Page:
Room service closed early at the hotel, so they gave me a pizza delivery number and we ate pizza at 1:30 in the morning. We ate the whole thing. I’m glad we did.
Woke up to a considerably milder hangover than I thought I’d be suffering, but damn were my feet sore from standing and dancing. Also, neck muscles were stiff from head banging. Met Maggie & Bryan for breakfast at the Pork Store in the mission. Breakfast helped the hangover.
We got to the park and picked up our official photo passes, heading immediately to M. Ward. We saw a bit of Devendra Banhart walking in, but missed Liars. I was bummed about missing Liars, but what can you do? We wanted real photo passes. Sometimes you have to pay a small price for a big gain.
For some reason, there were no photographers allowed in the photo pit, so all the shots we got were from the crowd. It was a nice, mellow set to get our festival day going. Favorite song: “Chinese Translation”.
My friend Pat used to play with Mike Coykendall (dude on the right) in a band called the Old Joe Clarks. I remember seeing them at The Make Out Room and Pat used a suitcase as his kick drum. Really beautiful stuff and Mike’s playing suits what M. Ward is all about. For those unfamiliar with either M. Ward or the Old Joe Clarks, think of a quiet, young Dylan. Then add the 90s. Beautiful summer afternoon in the park soundtrack. Beautiful. Painful, too.
She took the stage and sang a capela for the first song, tapping the mic for rhythm (see above photo). She’s highly emotive and very expressive. Great songs and some of my favorite photos of the day. There’s something about a lady and a piano. And an accent.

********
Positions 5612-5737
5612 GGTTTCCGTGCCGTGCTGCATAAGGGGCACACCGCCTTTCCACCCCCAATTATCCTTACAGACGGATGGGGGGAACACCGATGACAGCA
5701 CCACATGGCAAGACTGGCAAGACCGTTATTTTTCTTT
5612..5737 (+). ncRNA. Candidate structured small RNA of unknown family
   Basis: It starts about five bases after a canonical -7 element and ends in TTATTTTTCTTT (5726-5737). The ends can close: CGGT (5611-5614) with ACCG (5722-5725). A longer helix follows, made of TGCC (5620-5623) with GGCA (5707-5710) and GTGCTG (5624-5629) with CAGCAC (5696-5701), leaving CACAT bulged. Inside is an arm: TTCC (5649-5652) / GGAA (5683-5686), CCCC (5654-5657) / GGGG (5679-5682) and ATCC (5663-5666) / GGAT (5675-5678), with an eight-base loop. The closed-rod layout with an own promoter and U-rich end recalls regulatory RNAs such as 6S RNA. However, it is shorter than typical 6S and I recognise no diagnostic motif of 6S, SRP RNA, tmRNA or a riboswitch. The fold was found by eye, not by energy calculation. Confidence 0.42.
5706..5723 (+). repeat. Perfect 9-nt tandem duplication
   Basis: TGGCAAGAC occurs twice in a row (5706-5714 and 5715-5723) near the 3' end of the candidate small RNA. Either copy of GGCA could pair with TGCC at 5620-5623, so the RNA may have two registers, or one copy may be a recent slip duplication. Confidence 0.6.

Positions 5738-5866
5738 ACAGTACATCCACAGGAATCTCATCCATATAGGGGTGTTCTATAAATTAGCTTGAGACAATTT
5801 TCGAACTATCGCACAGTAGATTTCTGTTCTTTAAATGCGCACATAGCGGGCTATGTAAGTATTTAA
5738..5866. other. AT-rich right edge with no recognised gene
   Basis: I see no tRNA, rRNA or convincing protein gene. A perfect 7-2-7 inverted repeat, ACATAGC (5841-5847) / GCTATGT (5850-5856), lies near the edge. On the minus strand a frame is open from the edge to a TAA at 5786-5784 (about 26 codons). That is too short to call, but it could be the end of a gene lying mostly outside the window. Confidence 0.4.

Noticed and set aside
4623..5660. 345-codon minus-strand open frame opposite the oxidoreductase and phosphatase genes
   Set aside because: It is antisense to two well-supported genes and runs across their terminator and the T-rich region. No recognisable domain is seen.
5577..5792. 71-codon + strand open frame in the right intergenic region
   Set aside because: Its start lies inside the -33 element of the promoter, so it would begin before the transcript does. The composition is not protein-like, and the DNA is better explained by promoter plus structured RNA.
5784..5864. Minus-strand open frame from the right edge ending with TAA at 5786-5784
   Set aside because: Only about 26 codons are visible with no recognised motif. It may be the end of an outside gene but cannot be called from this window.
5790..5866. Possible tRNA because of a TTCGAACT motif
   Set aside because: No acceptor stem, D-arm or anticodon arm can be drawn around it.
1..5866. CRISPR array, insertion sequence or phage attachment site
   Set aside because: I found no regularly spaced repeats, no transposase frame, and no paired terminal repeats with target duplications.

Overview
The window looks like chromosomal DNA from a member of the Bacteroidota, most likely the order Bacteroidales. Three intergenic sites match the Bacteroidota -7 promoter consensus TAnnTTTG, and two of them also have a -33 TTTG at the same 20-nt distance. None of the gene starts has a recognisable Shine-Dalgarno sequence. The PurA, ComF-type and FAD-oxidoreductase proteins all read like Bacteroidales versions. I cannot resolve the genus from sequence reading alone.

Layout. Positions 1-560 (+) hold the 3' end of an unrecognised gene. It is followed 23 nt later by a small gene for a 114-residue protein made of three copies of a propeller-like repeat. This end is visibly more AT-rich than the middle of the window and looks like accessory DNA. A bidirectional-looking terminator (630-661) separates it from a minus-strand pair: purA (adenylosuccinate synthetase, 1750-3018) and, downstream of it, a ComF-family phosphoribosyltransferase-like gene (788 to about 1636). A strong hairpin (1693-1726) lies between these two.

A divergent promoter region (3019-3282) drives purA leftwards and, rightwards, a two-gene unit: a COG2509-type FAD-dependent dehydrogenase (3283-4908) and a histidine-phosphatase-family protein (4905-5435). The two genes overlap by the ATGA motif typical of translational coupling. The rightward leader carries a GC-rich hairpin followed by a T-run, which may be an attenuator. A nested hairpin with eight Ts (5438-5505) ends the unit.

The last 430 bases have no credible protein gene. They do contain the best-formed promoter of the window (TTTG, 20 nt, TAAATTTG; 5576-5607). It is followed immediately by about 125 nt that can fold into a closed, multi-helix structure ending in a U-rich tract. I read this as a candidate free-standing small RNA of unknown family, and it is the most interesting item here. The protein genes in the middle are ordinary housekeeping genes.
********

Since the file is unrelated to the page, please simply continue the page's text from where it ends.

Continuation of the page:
This was the first time I had been in a concert photo pit since shooting Slender in San Francisco in 1998.
I was anticipating a strong set from these guys. I wasn’t disappointed. They started all slow and jangly and then the lead singer, Hamilton Leithauser, turns it way up and looks like there might be medical complications from his intense vocals. Smashing set. Smashing. Might be a little hard to handle for longer than 45 minutes unless you are ready for a non-punk yet very subterranean assault. Highly recommend seeing them live.
I had a brief interaction with these guys back in 1996-7. It was in a professional setting for grid magazine as we were working with a photographer who we hadn’t before and I went along with the interviewer to make sure we got the shots. Turns out I needn’t have worried about the shots, she was awesome and would go on to be the publisher of the Salt Lake zine, SLUG. However, John McCrea scolded me for being a smartass. I’m still not sure he was serious, so I’m not going to say that the interaction was entirely bad, just awkward. Definitely made me reconsider their approach and if they were actually serious and not facetious or sarcastic when they cover disco hits. Of all the people I thought I could be sarcastic with about ordering a salad it would be the boys from CAKE.
It took about 20 bars of music, but once they hit the bar 21, they kicked in with their trademark tightness. We wanted to make sure we caught Tom Petty coming on stage (we didn’t try to get shots) so we missed a bunch of CAKE’s set
Epilogue – Saturday
We left early because of the overload from Friday night. This night we ate something resembling dinner before heading home and passing out at 10:15 pm.
Also published on Medium.